Signing the China Trade Deal Could be a “Sell the News” Moment – Here’s What To Do

There’s an old market adage that says, “Buy the rumor, sell the news.”

Simply, it means that short-term traders should buy the stock of a company on rumors of catalyst events that would be beneficial for the company, such as acquisitions or new product launches.

As excitement for the event rises, so too does the stock price as investors pile in. Traders then hold their shares until shortly after the event (the “news”) occurs.

It’s a fairly basic strategy, but one that can yield big returns. Let’s use Apple (AAPL) – a company that has had its fair share of exciting new product launches over the years – as an example…

It’s fair to say that the Apple iPhone was the first of its kind. Sure, earlier iterations of “smartphones” had been sold in years past, but none with the full suite of capabilities of the iPhone.

From January 9, 2007, the date Steve Jobs first introduced the world to the iPhone, until its release date on June 29, 2007, AAPPL stock rose from $10.75 to $15.41 – a 43.34% increase.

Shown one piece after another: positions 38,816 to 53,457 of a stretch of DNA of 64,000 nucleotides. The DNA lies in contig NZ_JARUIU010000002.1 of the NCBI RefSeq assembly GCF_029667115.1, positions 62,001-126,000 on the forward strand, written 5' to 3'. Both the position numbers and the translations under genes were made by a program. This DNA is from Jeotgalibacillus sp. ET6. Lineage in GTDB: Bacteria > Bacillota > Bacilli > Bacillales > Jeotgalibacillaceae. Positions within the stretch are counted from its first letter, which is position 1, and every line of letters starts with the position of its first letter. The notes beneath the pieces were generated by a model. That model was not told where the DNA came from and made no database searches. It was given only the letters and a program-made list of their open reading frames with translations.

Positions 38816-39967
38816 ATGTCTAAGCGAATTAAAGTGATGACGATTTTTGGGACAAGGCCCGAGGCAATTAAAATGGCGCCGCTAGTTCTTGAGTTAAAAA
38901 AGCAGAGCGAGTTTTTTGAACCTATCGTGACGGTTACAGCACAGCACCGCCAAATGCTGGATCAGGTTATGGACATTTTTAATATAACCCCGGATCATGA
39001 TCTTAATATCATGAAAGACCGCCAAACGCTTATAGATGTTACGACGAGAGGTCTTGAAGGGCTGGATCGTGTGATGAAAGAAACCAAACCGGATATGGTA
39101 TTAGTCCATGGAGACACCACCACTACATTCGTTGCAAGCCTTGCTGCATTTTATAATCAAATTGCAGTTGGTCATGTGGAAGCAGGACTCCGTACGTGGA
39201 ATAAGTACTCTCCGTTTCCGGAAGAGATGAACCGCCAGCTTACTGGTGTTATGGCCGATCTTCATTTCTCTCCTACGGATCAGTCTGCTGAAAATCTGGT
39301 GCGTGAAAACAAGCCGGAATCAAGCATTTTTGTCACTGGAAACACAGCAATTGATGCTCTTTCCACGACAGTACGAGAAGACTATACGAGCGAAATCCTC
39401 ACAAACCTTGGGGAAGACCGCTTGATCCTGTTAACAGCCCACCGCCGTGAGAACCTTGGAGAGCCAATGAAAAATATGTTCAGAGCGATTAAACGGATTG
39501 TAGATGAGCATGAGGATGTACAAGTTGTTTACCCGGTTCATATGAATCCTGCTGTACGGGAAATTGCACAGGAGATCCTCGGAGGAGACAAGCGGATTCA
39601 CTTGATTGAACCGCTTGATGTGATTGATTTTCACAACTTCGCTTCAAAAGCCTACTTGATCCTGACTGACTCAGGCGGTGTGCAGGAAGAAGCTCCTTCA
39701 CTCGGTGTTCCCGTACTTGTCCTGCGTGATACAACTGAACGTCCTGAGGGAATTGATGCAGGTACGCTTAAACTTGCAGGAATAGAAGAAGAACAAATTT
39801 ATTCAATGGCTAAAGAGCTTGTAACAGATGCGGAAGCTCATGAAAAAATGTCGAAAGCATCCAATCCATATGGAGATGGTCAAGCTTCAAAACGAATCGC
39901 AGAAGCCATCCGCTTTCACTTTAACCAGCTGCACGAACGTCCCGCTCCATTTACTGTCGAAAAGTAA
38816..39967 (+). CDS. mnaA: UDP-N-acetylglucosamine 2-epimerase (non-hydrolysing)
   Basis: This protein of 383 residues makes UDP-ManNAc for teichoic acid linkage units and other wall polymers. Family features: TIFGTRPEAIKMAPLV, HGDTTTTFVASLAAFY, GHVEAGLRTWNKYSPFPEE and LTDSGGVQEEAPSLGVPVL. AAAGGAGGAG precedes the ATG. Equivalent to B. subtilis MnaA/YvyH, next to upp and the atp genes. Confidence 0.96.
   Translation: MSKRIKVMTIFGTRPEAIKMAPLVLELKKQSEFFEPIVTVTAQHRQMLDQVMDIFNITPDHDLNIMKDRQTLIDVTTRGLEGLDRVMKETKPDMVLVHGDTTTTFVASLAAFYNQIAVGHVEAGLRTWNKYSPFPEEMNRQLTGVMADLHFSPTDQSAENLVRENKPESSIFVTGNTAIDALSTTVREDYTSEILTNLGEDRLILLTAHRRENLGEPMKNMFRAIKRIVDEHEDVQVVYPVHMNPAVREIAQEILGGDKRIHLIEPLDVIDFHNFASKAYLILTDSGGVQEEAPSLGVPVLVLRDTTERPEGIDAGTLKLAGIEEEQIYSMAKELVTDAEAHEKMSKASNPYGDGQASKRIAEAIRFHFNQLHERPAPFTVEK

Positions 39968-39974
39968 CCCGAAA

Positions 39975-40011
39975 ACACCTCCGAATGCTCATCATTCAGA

Now, you may be asking yourself, “The iPhone was an incredible success, why would I sell shortly after the release date?”

Well, as with many “news” events, the reality often doesn’t live up to the hype. In fact, AAPL shares only gained seven cents on the day of the release, as sales numbers initially disappointed.

There are a litany of other examples of shares disappointing after the company’s big “news” day because reality didn’t meet up with expectations – something I like to call a Reality Gap.

And tomorrow could mark one of the biggest “sell the news” days in years.

Here’s how you can profit from it


Free Tools to Decipher What the Jobs Report Means for Your Investments

Greetings 10-Minute Millionaires!

I just wanted to take a few minutes out of your Saturday to show you some interesting information on one of the biggest market movers from the latter part of this week.

The latest employment report was released on Friday, and the smaller-than-expected job creation dragged markets down slightly.

Employment and job numbers almost always have a profound impact on the markets, as they’re a great barometer for the strength of the economy. Today, I want to show you how you can access this extremely useful information online.

I’ll help you to understand what some of the major statistics mean for the markets, and how you can use them to predict market movements.

Finally, I’ll give you a few predictions for the new year, particularly on where your money will be treated best.

Click below to watch.


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